Photographic montage: Image Liberation Force, National Galleries of Scotland Communities Outreach Project, 2016 – 2020 © National Galleries of Scotland 2018
(Visual) Hierarchy Forever! ( … and ever)
I like the French thinker, Jacques Rancière’s idea of ‘the equality of all intelligences’. He shows how, at present, certain types of intelligence are disregarded and devalued, whilst others dominate discourse, and are rewarded.
As a nineteen seventies, scholarship ‘grammar school boy’, from a working class background, I have reason to believe in Rancière’s proposition. I know how privilege was offered to the brainy. I have now worked as an education officer in the National Galleries of Scotland (NGS), and as p-t art lecturer at Edinburgh College of Art, for 18 years. Two years ago, I began my CDP PhD on the Scottish nineteenth century history paintings in the NGS collection and their role in creating a national narrative. Why am I doing this? I’m doing it in part to help make Rancière’s statement come true.
As an outreach officer, I work to give so-called disadvantaged young people, access to theirown national art collection, whilst encouraging their creativity. I have learned a lot from this process of sharing knowledge and experience with people untutored in art history. Even so, does the educator’s practice, this process of investigating social meaning through images, via discussion, need academic validation because it lacks the assumed authority of the expert curator in relation to the work of art? Does my institution need convincing about this dialogical premise via the process of academic enquiry? With these questions in mind, I hope my PhD research can show that history itself is interpretation (and debate), just as history paintings are.
William Allan’s The Murder of Rizzio, 1833,on display in Room 10 (X), Scottish National Gallery, 7 June 2018.
As my title implies, works of art, art galleries and the history of art itself, have all been wedded to hierarchies for a long time. ‘Old master’ art, initiating connoisseurship and ‘taste’, is still a benchmark for ‘value’ in our society. So can the collaborative CDP research process generate alternative sources of value in relation to these artworks? So far, the institution has not yet explored the potential interpretative outcomes of my research, even if I am in the privileged position of actually being an employee of my host institution. As such, I’m probably more frustrated than most other CDP students.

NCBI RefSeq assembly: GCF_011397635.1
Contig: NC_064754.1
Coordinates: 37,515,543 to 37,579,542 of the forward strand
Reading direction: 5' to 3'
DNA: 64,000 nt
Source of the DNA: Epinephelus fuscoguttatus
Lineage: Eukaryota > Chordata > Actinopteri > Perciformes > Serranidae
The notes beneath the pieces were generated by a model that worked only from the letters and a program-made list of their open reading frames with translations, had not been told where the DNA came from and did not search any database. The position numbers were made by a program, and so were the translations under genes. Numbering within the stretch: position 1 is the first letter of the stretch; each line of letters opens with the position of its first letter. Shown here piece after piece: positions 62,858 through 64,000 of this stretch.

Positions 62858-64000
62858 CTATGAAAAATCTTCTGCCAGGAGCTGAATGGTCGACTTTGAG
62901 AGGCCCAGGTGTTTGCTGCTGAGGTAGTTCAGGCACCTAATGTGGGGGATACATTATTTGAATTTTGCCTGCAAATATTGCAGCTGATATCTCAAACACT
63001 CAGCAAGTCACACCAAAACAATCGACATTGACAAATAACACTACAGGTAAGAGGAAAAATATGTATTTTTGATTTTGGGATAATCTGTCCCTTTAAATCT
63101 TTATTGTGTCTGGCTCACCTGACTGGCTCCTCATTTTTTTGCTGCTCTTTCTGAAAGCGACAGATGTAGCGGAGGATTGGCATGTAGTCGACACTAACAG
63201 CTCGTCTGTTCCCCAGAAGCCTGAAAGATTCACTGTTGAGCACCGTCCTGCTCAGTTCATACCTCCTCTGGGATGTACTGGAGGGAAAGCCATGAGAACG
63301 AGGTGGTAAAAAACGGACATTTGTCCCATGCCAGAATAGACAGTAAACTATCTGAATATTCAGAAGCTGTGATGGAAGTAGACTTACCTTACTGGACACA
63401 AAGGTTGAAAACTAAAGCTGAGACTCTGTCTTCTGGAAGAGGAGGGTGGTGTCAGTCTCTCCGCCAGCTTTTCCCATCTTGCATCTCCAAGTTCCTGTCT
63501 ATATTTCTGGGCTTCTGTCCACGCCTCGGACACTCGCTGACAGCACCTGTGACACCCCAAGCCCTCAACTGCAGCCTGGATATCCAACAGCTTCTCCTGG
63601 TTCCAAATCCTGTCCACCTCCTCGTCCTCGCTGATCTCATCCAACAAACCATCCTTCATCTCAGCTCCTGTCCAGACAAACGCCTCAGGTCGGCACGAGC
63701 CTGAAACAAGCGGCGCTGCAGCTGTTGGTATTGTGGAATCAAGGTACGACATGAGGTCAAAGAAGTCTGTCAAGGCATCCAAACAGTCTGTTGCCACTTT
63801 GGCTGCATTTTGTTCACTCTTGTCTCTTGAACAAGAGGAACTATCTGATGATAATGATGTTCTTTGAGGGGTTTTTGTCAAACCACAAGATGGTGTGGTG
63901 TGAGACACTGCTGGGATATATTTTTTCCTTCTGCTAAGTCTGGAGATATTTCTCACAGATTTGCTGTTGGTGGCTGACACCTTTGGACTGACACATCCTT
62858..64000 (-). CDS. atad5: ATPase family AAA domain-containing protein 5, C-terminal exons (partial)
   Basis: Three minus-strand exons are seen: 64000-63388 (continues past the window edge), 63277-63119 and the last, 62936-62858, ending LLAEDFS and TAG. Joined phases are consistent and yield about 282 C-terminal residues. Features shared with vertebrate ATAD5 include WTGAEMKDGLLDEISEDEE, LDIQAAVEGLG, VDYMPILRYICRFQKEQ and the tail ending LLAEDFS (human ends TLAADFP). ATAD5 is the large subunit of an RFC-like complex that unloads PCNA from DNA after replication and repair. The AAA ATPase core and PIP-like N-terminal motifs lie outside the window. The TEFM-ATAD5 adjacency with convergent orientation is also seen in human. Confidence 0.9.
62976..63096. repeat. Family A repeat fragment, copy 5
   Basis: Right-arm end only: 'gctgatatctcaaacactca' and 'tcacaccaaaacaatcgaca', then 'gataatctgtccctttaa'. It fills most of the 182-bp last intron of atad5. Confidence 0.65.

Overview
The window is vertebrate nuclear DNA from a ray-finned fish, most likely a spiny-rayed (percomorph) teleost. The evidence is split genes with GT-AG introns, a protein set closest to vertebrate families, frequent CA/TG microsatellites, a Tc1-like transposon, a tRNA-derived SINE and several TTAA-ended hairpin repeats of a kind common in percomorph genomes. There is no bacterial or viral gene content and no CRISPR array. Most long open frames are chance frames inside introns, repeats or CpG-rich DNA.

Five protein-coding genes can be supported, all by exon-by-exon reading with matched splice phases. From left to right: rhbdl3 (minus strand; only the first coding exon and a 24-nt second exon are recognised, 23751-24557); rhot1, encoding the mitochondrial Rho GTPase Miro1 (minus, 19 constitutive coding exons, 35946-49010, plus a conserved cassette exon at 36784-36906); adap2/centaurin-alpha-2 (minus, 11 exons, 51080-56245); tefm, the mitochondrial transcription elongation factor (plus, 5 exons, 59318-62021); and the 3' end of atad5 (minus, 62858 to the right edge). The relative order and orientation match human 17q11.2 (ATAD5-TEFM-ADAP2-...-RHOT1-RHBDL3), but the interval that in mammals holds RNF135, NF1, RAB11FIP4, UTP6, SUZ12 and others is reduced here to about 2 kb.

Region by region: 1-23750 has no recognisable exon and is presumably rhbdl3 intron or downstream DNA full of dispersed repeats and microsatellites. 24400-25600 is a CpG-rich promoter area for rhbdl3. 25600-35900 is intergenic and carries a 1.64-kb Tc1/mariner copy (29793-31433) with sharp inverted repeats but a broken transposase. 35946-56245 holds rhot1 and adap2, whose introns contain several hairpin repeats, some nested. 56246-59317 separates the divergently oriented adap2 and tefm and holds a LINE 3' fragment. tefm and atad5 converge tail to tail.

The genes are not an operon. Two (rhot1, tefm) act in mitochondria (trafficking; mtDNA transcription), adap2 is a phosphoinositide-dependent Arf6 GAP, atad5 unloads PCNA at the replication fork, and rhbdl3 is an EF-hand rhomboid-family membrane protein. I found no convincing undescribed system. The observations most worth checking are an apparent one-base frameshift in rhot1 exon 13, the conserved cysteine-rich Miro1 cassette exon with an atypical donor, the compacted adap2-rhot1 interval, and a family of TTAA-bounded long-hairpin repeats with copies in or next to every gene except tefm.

I can understand the reasons for this situation and undaunted, my research continues to inform my outreach role. Recently, I presented an NGS Research Conference paper on the role of ‘play’ in our work, which allied practice and theory. This was well received and I hope something will develop from this paper in relation to the HLF-funded rethinking and representation of the NGS Scottish collection. I’d like to go further and invite members of the NGS audience to collaborate with me on the PhD, making it more true to its premise, and more democratic. My institution is trying to become more flexible in the way it works, and hopefully this will allow the actual processof this research investigation to develop new possibilities of audience intervention. For this to happen, the move to more open and equal collaboration between members of staff from different NGS departments, researchers, academics and the public needs to move forward.
In theory, ‘public impact’ will be an important outcome of the PhD. Maybe this research into Scottish history paintings can help redefine the gallery as a space in which each visitor’s assessment of these historical works of art is regarded as valuable and productive for others. We need to know how to do this in a sophisticated way, but I think the answer always lies in being prepared to listen. I suppose I believe these pompous, ‘brown’ paintings can still be very useful today, stimulating debate and empowering audiences, groups and individuals to say how they think things were then, and how they should be now.
— Robin Baillie